Duke Ellington: The Piano Player, The Treasury Shows, The Complete Gus Wildi Recordings
April 29th marks the 107th anniversary of Edward Kennedy Ellington's birth and in May he will have been gone for 32 years. Yet we have still not come to terms with the magnitude of Duke's legacy not only to 20th Century music but to the very idea of jazz itself. Too many take reductionist approaches to Ellington, ones that emphasize one or another aspect of his accomplishments without considering the totality. They fall into such traps as "the Duke's instrument was his orchestra or "Ellington reached his creative peak in the late '30s and early '40s or "the Ellington band was in decline in the years before the Newport Jazz Festival in 1956 . What these statements ignore are such important facts as Ellington's towering importance as a jazz pianist, his singular achievement of meeting a payroll 52 weeks a year for over four decades and his incredible fecundity as a composer in the last decades of his life, most significantly after the death of his musical alter ego Billy Strayhorn
These five CDs (The Treasury Shows and Gus Wildi Recordings are both two-CD sets) present lesser known aspects of Ellington's legacy: solo piano recordings from Ellington's private stockpile from the '60s and 1971, 1945 radio transcriptions and studio big band recordings from the two years before Newport 1956.
The most revelatory CD and the most significant release is The Piano Player, which includes solo piano versions of 6 of the 11 movements of "The River , the ballet suite Ellington wrote for choreographer Alvin Ailey's company. Ellington's piano presents a full, detailed blueprint of the orchestral music the suite would become, his playing suggesting just how resourceful a pianist Duke could be. There are other pianistic gems here too including an utterly original "Blues No. 1 that became the flamenco-tinged "Guitar Amour in the film Paris Blues, two deeply felt versions of "Meditation and a long, sprightly "Nagoya , later orchestrated as part of the "Ad Lib On Nippon suite. Closing out the album are three tracks from behind-the-scenes jams recorded after big band sessions in 1971, featuring Duke with Wild Bill Davis (organ), Joe Benjamin (bass) and Rufus Jones (drums).
The 1945 radio transcriptions on The Treasury Shows give us a glimpse at the music Ellington was playing and promoting that year. For commercial considerations were indeed important, which accounts for four vocalists being featured at a time when vocalists were eclipsing big bands as star attractions. So there are tunes here Duke had written with the hope of pop success like "Kissing Bug , "Everything But You and a song, sung here by Al Hibbler, that deserves to be rescued from oblivion by one of today's classic pop singers, "Every Hour on the Hour . These broadcasts also offer a chance to hear pieces that did not remain in the band's active book, including "Mood to Be Wooed (a creamy Johnny Hodges alto sax feature), "Way Low , "Old King Dooji and "Emancipation Celebration . And don't miss the Duke's etymology of the word 'hip', as recounted in introducing "Unbooted Character .
The quasi-pirate European label Lone Hill Jazz has gathered the two albums Ellington made for Gus Wildi's Bethlehem label in the months before Newport 1956, Historically Speaking - The Duke and Duke Ellington Presents as well as Ellington '55, originally released on Capitol, on two CDs as The Complete Gus Wildi Recordings (sic). Both Bethlehem albums are available, individually, on Rhino and the Capitol was reissued by Blue Note a couple of years ago. Historically Speaking was the strongest of the three original LPs, with often wonderful, often first, high fidelity recordings of Duke's early works like "East St. Louis Toodle-O , "Creole Love Call and "Jack the Bear . As was Duke's wont, they are all given updated new arrangements, but ones close enough to the originals to please nostalgia buffs. Duke Ellington Presents and Ellington '55 both featured a mix of Ellingtonia, pop standards and pieces associated with other big bands. Among the surprises in the latter two categories are Gerald Wilson's Latinized arrangement on "Summertime , a highly charged "In the Mood and a "Honeysuckle Rose beginning with Duke's piano recalling Fats Waller and ending with Jimmy Hamilton's boppish clarinet over trumpets playing Charlie Parker's line on the changes "Scrapple from the Apple . Throughout we have the privilege of hearing one of Duke's finest bands, with solos from the likes of Clark Terry, Willie Cook and Ray Nance, trumpets; Johnny Hodges, Paul Gonsalves and Harry Carney, saxophones and Britt Woodman and Quentin Jackson, trombones.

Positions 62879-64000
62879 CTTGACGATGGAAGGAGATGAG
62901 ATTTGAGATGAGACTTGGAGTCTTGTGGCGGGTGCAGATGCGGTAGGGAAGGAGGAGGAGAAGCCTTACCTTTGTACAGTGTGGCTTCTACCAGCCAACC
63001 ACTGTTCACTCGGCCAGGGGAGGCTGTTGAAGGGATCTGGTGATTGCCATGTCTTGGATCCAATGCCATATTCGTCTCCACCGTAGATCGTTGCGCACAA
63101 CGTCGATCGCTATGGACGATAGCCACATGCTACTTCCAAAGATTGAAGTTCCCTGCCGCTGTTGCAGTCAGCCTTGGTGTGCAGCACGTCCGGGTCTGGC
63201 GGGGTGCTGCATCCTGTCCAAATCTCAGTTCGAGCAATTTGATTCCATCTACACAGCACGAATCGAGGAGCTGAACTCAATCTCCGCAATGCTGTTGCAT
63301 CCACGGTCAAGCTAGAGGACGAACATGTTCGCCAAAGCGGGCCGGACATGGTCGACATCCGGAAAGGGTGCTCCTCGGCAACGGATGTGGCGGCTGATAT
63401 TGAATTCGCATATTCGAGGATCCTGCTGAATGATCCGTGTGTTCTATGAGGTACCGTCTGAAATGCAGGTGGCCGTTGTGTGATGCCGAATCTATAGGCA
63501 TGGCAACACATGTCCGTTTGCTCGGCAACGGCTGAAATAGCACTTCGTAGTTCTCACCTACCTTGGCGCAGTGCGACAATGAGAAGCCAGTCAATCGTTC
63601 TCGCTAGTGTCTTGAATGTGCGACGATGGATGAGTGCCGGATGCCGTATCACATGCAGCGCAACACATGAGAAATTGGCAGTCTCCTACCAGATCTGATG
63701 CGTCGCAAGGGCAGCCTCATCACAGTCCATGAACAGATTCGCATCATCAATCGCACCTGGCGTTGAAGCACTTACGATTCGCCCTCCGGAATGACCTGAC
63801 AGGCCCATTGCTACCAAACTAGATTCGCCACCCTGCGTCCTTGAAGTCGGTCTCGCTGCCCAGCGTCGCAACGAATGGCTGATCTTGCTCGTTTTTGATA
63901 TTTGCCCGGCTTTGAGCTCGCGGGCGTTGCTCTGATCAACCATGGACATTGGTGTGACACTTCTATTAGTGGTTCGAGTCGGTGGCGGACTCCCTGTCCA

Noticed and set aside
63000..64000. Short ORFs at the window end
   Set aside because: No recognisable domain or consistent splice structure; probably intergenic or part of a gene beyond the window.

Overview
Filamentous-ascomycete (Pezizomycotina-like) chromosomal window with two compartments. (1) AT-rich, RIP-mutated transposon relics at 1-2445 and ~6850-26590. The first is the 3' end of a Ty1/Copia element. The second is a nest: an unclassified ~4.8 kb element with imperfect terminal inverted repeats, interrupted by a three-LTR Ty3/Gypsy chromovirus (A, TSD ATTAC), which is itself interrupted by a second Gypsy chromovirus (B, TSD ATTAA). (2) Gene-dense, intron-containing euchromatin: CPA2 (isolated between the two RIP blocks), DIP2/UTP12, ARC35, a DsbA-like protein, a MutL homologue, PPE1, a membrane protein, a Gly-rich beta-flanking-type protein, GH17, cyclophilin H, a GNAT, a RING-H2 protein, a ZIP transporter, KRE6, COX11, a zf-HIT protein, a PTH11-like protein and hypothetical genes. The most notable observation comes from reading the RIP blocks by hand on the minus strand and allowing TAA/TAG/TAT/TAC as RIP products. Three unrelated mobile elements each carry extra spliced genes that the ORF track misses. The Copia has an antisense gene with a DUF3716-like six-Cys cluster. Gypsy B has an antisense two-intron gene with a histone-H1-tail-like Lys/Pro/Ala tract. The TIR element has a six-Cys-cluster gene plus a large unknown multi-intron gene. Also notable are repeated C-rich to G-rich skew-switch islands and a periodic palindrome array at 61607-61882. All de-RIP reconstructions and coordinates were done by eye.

Tracks and Personnel
The Piano Player
Tracks: Meditation; Single Petal Of A Rose; Blues '" take 1; Nagoya; Unknown - Little African Flower; Meditation; T.G.T.T. - Little Purple Flower; THE RIVER '" A Ballet Suite: The Spring - The Run - The Meander '" Grap - The Lake '" Stud; Riddle; Blues '" take 2; Blues '" take 3.
Personnel: Duke Ellington: piano, Wild Bill Davis: organ, Joe Benjamin: bass, Rufus Jones: drums.
The Treasury Shows
Tracks: CD 1: (Theme) Take The "A" Train; Carnegie Blues; I Can't Believe That You're In Love With Me; Mood To Be Wooed; Kissing Bug; Chelsea Bridge-DE Bond Promo-(I Want) Something To Live For-Clementine; Take The "A" Train; A Series Of Four In A Minor Mood: Way Low, Solid Old Man, Summertime, Old King Dooji; If I Loved You; Unbooted Character; Just A-Sittin' And A-Rockin'; Hollywood Hangover; Caravan Three Cent Stomp; Yesterdays.
CD 2 Blues On The Double; Riff Staccato; Cotton Tail; Take The "A" Train; Subtle Slough; C-Jam Blues; Every Hour On The Hour; The Jeep Is Jumpin'; Take The "A" Train; Creole Love Call; Frankie And Johnny Everything But You; Emancipation Celebration; Warm Valley; Take The "A" Train.
The Complete Gus Wildi Recordings